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Derveni krater, copyright ©. Photo : Harry Gouvas http://prevezamuseum.spaces.live.com

The Derveni krater is a volute-krater,[1] the most elaborate of its type,[2] discovered in 1962 in a tomb at Derveni, not far from Thessaloniki; it is conserved at the Thessaloniki Archaeological Museum. Weighing 40 kg, it is composed of a special alloy composed of bronze and tin in skillfully chosen amounts, which allows it to display a superb golden sheen without using the slightest bit of gold.

At the time of its discovery, the krater was serving as a funerary urn for an aristocratic Thessalian whose name is engraved on the vase: Astiouneios, son of Anaxagoras, of Larissa. It was previously devoted to producing a mixture of wine, undrinkable by itself, water, and undoubtedly various spices; the drink then being ladled out and distributed to fellow banqueters at ritual or festive celebrations.

It contained 1968.31 g of burnt bones belonging to a man aged 35-50 and a younger woman.

The vase is composed of two leaves of metal which were hammered then joined, although the handles and the volutes (scrolls) were cast and attached. The top part of the krater is decorated with motifs both ornamental (gadroons, palm leaves, acanthus, garlands) and figurative: the top of the neck presents a frieze of animals and most of all, three-dimensional satyrs are casually seated on the shoulders of the vase, in a pose foreshadowing that of the Barberini Faun. On the belly, the frieze in relief, 32.6 cm tall, is devoted to the divinities Ariadne and Dionysus, surrounded by satyr and maenads of the Bacchic thiasos, or ecstatic retinue. There is also a warrior wearing only one sandal, whose identity is disputed: Pentheus, Lycurgus of Thrace or perhaps Jason?

The exact date and place of its facture are unknown. Based on the dialect forms used in the inscription, some commentators think it was fabricated in Thessaly at the time of the revolt of the Aleuadae around 350 BC. Others figure that it was made around 330 to 320 BC by artists in the court of Philip II of Macedon.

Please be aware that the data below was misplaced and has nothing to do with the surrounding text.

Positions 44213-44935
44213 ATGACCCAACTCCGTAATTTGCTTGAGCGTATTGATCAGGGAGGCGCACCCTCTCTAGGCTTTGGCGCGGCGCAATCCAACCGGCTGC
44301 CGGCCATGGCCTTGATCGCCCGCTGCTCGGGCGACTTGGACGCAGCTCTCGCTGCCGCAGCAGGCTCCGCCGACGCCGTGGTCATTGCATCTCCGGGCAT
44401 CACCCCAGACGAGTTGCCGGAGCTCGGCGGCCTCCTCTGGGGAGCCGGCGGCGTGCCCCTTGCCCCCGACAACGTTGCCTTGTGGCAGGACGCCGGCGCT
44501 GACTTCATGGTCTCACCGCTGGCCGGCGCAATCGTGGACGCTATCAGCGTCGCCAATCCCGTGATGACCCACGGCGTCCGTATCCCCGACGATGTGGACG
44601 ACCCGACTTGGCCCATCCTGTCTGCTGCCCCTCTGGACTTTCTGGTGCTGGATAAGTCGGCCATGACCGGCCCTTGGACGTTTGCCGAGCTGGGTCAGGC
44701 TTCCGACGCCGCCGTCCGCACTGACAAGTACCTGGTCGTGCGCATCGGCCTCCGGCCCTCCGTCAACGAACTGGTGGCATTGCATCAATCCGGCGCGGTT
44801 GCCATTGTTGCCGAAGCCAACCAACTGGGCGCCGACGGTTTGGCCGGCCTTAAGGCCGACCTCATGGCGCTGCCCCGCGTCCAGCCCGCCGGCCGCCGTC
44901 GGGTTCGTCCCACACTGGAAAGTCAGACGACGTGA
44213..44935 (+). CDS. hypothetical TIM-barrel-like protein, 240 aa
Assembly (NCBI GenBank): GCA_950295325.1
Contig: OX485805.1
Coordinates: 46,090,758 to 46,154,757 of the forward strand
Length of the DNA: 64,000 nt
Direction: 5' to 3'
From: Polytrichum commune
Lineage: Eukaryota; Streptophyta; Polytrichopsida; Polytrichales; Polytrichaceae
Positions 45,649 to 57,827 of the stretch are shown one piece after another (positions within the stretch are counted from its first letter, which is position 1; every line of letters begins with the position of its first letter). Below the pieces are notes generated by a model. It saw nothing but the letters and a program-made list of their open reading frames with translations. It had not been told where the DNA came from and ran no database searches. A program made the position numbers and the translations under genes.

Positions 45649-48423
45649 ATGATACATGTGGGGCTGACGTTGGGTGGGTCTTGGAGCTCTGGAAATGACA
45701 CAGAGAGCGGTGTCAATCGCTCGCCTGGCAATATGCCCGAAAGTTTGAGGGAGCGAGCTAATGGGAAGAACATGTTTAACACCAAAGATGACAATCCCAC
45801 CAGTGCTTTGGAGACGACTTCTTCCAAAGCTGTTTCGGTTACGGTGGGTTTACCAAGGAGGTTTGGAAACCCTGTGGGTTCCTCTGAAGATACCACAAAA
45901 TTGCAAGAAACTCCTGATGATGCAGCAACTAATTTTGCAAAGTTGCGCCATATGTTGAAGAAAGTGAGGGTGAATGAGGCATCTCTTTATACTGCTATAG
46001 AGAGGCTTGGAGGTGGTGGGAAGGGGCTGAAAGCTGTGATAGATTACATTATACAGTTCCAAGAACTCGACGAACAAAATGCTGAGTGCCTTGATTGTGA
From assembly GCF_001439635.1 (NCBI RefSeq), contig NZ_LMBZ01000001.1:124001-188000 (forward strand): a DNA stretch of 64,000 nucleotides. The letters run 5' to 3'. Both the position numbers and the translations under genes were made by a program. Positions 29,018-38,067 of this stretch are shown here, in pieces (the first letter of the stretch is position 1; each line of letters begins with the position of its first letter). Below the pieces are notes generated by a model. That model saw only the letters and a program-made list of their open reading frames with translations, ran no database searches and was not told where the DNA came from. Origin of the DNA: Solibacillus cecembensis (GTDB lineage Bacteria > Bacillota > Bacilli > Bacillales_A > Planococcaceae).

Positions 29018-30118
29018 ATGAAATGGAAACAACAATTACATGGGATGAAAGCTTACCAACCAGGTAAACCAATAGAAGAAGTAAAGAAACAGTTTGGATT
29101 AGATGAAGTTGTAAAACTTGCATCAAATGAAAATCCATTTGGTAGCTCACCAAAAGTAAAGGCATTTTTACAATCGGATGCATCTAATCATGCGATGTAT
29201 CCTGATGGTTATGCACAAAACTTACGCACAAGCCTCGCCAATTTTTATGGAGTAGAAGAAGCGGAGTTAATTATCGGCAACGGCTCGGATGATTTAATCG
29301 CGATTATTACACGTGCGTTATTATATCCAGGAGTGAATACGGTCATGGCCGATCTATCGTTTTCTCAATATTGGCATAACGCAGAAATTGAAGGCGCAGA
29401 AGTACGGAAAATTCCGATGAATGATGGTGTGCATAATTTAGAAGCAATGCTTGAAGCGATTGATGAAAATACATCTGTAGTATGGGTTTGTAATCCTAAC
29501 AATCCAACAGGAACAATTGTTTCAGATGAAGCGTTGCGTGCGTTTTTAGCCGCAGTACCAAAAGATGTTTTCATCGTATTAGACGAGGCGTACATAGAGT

Inscription on the krater

Ἀστιούνειος Ἀναξαγοραίοι ἐς Λαρίσας (Thessalian dialect)
Astiouneios Anaxagoraioi es Larisas (Astiouneios son of Anaxagoras from Larisa)[3]
transcribed in Attic Ἀστίων Ἀναξαγόρου ἐκ Λαρίσης Astiôn Anaxagorou ek Larisês.

Notes

1. ^ Volute-krater: see Typology of Greek Vase Shapes,
2. ^ John Boardman, "Greek art and architecture" in J. Boardman, Jasper Griffin, Oswyn Murray, Greece and the Hellenistic World (Oxford History of the Classical World, vol. I) 188, illus. p. 301.
3. ^ Lete Derveni — ca. 350-300 BC SEG 24:571

See also

* Krater
* Hellenistic art

Bibliography

* This page draws heavily on fr:Cratère de Derveni article in the French-language Wikipedia, which was accessed in the version of Nov. 12, 2006.
* E. Giouri, Ο κρατήρας του Δερβενίου, Athènes, Goebel, 1978. (Tr. "The krater of Derveni")
* Πέτρος Γ. Θεμελης, Γιάννης Π. Τσουράτσογλου, Οι Τάφοι του Δερβενίου, Ταμείο αρχαιολογικών πόρων, Athens, 1997. ISBN 960-214-103-4. (Tr. Petros G. Themelis and Giannis Tsouratsoglou, "The tombs of Derveni". In Greek with English summaries).
* Bernard Holtzmann and Alain Pasquier, Histoire de l'art antique : l'art grec, Documentation française, coll. « Manuels de l' École du Louvre », Paris, 1998 2-11-003866-7, p. 216-217.
* G. Mihaïlov, « Observations sur le cratère de Dervéni », REA 93 (1991), p. 39-54.
* B. Barr-Sharrar, The Derveni Krater: Masterpiece of Classical Greek Metalwork, Princeton, American School of Classical Studies at Athens, 2008. ISBN 978-0-87661-962-9.
* J.H. Musgrave, "The cremated remains from Tombs II and III at Nea Mihaniona and Tomb Beta at Derveni", The Annual of the British School at Athens, Vol. 85 (1990), pp. 301-325.

See also Derveni papyrus

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